Getting your social media followers to engage with your content when you’re a tech company can be a lot like trying to get middle-school students to like math. What your content is providing them can be incredibly necessary but, especially when it comes to B2B focused content, the granular nature of the information you’re sharing can be dense and boring. Not every tech company can be selling sleek-looking electric cars or a sexy new phone app.
So how do you catch—and keep—your audience’s interest if you’re selling refurbished network switches instead of Teslas? By using these messaging techniques, you can create social media content that is both educational and entertaining.
The most straightforward way to engage your audience is to address them directly. If you were, for example, sharing a blog post that debates the pros and cons of two different types of data storage, the main body of your post can be followed up with a simple “which method do you prefer and why? Let us know in the comments below.” By inviting them to join the conversation, you are openly encouraging them to think of your social media content as an interactive medium.
Give it a Face
No, this doesn’t mean “use emojis.” (Though if your audience responds to that, more power to you.) Giving your content a face means attaching a real person to the story of your content. This is humanizing content that focuses on a person instead of things or abstract concepts. For example, you could share a customer success story that demonstrates how they benefited from interacting with your company. You could even follow one of your employees for a day to let your audience connect with the people behind the brand. Customers connect with people, not logos.
Lead With the Benefits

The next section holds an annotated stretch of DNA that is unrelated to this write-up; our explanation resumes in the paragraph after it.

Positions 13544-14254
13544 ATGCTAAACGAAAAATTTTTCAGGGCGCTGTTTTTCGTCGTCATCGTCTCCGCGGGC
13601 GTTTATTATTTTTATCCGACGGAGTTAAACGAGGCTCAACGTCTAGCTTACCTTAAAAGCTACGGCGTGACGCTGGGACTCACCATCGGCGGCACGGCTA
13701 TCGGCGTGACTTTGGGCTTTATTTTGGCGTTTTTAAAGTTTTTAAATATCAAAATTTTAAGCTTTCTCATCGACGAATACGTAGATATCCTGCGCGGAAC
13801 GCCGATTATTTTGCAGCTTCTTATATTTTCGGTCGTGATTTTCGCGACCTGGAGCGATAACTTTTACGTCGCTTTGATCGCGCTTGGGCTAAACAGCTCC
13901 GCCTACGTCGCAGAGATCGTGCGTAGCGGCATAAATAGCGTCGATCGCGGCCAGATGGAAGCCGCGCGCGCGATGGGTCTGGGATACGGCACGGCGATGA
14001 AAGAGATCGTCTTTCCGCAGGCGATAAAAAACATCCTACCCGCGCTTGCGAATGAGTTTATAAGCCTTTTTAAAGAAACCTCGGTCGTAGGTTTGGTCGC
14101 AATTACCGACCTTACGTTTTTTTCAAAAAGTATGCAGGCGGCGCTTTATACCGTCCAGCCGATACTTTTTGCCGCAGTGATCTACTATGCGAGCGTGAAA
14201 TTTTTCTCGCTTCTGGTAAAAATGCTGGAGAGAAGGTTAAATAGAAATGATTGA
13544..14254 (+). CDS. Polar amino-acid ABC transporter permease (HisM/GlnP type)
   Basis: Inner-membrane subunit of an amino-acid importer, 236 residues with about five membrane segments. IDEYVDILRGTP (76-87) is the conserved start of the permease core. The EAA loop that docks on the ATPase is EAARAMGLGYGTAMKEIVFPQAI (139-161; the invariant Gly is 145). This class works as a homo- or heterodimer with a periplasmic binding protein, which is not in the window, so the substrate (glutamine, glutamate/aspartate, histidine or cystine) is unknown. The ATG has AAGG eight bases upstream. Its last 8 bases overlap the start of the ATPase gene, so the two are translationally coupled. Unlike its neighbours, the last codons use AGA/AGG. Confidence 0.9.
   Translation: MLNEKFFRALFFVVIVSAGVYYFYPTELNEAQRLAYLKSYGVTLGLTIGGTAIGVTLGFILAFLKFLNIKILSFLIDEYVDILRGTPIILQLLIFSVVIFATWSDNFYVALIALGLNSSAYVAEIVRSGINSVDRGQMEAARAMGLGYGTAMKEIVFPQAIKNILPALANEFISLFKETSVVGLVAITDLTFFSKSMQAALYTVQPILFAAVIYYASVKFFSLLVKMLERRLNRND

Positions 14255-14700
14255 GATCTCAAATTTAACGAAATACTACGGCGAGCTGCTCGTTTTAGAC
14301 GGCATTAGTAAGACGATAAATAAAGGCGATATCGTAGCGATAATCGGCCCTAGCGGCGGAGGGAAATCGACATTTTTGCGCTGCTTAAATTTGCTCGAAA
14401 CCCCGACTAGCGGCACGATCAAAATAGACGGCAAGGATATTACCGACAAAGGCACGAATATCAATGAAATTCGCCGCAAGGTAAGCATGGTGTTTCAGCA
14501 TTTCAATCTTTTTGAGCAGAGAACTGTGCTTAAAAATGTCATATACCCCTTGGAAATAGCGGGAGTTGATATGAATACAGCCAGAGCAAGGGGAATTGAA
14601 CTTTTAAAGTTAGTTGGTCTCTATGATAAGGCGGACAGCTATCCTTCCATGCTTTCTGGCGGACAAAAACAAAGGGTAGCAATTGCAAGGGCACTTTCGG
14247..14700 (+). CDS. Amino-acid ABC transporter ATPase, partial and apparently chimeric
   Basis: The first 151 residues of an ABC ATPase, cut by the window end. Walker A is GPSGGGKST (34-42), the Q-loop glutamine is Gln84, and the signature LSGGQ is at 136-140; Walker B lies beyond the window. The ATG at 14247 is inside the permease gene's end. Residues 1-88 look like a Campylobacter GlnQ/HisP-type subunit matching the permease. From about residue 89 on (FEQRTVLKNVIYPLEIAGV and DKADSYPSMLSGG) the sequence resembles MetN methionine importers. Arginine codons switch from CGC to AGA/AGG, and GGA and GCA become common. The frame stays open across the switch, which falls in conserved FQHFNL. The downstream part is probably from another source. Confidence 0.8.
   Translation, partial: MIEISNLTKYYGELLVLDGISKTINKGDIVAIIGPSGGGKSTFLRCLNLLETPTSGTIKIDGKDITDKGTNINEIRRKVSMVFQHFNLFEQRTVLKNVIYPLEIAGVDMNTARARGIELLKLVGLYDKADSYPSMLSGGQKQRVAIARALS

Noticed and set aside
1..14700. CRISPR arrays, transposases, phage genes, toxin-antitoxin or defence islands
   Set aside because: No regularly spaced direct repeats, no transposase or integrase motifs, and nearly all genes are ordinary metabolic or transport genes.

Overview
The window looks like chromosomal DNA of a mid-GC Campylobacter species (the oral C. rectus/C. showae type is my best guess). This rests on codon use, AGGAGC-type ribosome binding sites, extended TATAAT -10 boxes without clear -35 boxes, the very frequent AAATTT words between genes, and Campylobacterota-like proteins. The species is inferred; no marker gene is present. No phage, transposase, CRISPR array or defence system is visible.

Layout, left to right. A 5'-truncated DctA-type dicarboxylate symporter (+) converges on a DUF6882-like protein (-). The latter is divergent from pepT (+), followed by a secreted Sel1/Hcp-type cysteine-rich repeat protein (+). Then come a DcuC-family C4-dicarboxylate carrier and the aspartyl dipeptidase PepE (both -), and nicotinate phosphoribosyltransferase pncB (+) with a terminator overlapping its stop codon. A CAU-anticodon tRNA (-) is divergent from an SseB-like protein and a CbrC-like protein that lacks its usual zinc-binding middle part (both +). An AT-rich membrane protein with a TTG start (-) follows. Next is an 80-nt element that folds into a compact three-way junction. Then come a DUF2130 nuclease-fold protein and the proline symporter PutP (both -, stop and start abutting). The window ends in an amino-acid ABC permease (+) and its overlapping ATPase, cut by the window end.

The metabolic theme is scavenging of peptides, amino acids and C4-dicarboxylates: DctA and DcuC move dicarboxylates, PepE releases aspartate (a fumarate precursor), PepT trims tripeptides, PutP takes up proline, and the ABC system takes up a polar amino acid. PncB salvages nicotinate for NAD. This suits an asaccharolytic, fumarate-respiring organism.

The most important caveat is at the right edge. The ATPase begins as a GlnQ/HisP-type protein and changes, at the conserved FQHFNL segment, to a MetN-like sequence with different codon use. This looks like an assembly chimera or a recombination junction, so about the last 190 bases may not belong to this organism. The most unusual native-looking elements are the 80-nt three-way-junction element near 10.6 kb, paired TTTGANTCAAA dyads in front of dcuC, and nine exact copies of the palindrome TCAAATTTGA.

Write content that gets to the point: what does your product or service do for the customer?What does your product or service allow them to do that they couldn’t before? Sometimes known as a “concept sell,” this approach engages your audience because it appeals to their desire for an improved life. If you try to sell refurbished network switches on their merits, they aren’t as powerful or shiny as brand new equipment. But if you sell the concept of how much extra money they’d have to do other things if they bought their equipment refurbished instead of brand new? That’s something that will catch their attention.
Use Your CTA
At Infinity, we have a bit of a test for telling if a piece of content is ready for publication or needs more editing. We check that each piece of content addresses three points: here’s what I have, here’s what it does for you, and this is what you do next. That last point is what’s known as a call to action, or CTA. It’s the part of your post or tweet that reads something like “read our blog” or “download our new white paper.” The CTA literally tells your audience what they should do after reading your post.
If you want them to engage with you, use the CTA to direct them toward engagement. CTAs like “follow us to stay up to date,” “share with your friends” etc. will direct your audience to complete that task. Sure, some may still ignore the call-to-action, but it will still put the idea of following, sharing or commenting in their mind—and bringing that possibility into focus will be enough to motivate new engagement.
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